The Freedom of Information Act is toothless in the face of a local government ‘gagging letter’ - even if it is regarding alleged wrongdoing by a senior council manager - so says a recent judgment by a First Tier Tribunal. It is not good news for anyone investigating the use or misuse of taxpayers’ money by local government.
I have spent the last two years investigating the circumstances behind the suspension and subsequent retirement of a senior manager at Bath & North East Somerset (B&NES) Council in 2012 over alleged wrongdoing. B&NES has refused to give out any information whatsoever on this case - even though we now know that the council carried out two internal investigations or ‘audits’ into the affair at taxpayers’ expense.
At a Tribunal hearing in January, B&NES continued to argue that the information was personal data - even though the senior manager was employed by the council, that is, by the taxpayer - and was protected by a ‘compromise agreement’ entered into with the senior manager. The Tribunal upheld their position. “There is nothing sinister or wrong in the use of compromise agreements,” said Judge Robin Callender Smith. “They can save public resources in terms of avoiding protracted internal procedures and potentially costly legal actions.” I have argued, however, this encourages a culture in which local government can “cover up” potentially embarrassing examples of wrongdoing by senior public sector staff. It prevents scrutiny by the press and the public.
B&NES further argued that information about the senior manager’s severance package was contained in its accounts available to the public but there is no reference whatsoever to him or the sum involved. The Tribunal said “The Council is required to include the generality (but not the specificity) of the exit packages for all employees in its accounts by Regulation 7 of the Accounts and Audit (England) Regulations 2011 and it has done so. In doing so it achieves a degree of public scrutiny of the Council’s spend on all such packages in the financial year.’ The ‘generality’ and not the ‘specificity’ ensures no pertinent information is revealed - so where is the public scrutiny there?
The Tribunal judges that “information about the circumstances leading to and around his departure from his employment would clearly have a significant impact on his personal reputation, future earning prospects and ability to maintain his family life. The Tribunal finds nothing untoward in the use of a settlement agreement in this situation. The majority of the information sought relates to material which is not normally made available to the public by any employer.”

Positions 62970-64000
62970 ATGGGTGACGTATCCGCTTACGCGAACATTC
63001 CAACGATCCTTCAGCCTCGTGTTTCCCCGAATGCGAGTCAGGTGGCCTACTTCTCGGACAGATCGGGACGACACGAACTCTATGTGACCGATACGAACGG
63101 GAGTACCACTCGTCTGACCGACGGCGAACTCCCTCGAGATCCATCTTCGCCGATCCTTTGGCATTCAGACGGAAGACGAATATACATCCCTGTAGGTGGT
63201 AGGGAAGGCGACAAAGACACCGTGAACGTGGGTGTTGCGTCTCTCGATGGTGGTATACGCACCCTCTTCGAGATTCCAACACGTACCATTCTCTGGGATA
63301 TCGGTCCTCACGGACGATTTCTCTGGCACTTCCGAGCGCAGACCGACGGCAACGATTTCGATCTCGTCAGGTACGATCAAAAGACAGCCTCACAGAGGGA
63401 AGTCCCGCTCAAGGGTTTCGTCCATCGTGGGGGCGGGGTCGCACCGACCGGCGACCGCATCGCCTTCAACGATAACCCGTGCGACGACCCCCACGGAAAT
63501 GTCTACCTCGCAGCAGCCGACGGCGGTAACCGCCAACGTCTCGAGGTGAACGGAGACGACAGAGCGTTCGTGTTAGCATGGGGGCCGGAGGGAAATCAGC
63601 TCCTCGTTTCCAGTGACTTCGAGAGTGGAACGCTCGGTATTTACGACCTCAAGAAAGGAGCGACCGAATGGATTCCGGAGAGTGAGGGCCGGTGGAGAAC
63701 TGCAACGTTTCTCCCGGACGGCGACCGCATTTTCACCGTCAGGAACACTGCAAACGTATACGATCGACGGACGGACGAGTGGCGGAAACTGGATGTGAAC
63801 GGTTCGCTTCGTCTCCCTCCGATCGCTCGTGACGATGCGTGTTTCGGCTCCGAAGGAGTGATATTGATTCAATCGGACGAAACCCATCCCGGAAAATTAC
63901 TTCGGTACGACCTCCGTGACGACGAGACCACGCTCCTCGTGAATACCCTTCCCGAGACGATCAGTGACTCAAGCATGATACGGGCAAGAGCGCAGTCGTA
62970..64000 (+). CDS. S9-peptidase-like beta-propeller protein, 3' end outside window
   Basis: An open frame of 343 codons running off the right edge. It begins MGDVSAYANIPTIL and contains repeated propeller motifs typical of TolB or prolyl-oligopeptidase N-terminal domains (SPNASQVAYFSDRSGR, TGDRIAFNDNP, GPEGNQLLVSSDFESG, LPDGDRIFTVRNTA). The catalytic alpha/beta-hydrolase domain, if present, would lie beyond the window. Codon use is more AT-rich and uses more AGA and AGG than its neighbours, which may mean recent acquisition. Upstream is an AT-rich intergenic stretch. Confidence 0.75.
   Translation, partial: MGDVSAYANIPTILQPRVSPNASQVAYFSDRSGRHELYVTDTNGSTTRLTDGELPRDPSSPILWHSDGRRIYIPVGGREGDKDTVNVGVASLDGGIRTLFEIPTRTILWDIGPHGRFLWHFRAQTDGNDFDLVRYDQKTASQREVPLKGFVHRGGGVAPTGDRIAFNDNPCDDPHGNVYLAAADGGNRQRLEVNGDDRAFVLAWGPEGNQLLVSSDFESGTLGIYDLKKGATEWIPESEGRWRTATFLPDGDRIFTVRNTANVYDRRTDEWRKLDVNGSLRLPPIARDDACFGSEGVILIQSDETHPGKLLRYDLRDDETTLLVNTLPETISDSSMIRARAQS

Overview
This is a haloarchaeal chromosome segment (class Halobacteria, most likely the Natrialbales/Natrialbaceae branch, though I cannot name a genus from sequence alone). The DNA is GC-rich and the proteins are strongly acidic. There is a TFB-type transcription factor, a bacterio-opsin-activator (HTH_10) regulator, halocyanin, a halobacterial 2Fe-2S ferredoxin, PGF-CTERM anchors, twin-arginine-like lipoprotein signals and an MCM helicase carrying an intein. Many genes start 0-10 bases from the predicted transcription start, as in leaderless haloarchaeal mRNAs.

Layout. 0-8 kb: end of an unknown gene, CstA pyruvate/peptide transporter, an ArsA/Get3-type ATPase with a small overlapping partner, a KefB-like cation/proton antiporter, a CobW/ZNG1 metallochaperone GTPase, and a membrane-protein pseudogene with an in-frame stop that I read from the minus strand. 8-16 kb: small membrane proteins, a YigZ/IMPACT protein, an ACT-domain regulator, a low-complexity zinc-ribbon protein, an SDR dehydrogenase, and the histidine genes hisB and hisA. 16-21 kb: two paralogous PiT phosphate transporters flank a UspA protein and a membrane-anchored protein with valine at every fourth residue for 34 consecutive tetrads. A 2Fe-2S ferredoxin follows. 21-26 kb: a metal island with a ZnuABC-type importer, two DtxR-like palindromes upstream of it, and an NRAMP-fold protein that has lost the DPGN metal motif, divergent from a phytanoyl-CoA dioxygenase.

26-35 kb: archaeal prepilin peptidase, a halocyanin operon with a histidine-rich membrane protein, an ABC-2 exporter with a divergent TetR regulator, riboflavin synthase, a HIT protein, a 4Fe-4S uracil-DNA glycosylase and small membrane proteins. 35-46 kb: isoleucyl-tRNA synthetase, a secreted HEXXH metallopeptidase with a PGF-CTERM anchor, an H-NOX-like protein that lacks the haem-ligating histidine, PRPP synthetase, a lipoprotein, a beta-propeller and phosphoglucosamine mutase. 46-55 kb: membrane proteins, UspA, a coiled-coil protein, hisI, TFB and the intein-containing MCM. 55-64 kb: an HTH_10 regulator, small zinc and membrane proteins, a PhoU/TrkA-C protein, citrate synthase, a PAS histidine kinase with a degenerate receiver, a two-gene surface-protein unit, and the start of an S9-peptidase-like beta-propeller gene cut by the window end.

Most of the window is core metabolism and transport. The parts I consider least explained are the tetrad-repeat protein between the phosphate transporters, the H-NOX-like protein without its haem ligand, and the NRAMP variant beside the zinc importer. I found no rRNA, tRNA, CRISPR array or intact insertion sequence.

I have argued that any alleged wrongdoing by the said senior employee - underlined by two council investigations of him - should invalidate any protection of his personal reputation, especially when he is paid for by the taxpayer. Should the public sector be held to a higher standard?
B&NES then spent much time arguing that the council manager was not in fact a ‘senior employee’ even though he was identified by the council as a ‘Divisional Director’ and was reported as such by the local press. Judge Robin Callender Smith agreed with B&NES because “there is no evidence to contradict this”.
The question remains: Did the senior manager do something to warrant suspension for several months, two internal investigations, and a subsequent sizeable exit package? If so -and it appears that he did, because this is what happened – then taxpayers are entitled to know what he did.
There are, apparently, no grounds for appeal, says the Tribunal, so B&NES’ two internal ‘audits’ into the alleged wrongdoing of a senior manager remain buried in a council filing cabinet to the benefit of the council and the retired senior manager—but not to the taxpayer. Not much transparency there, and so much for the Freedom of Information Act...
Tim Newark is the South West Grassroots Co-ordinator of the TaxPayers' Alliance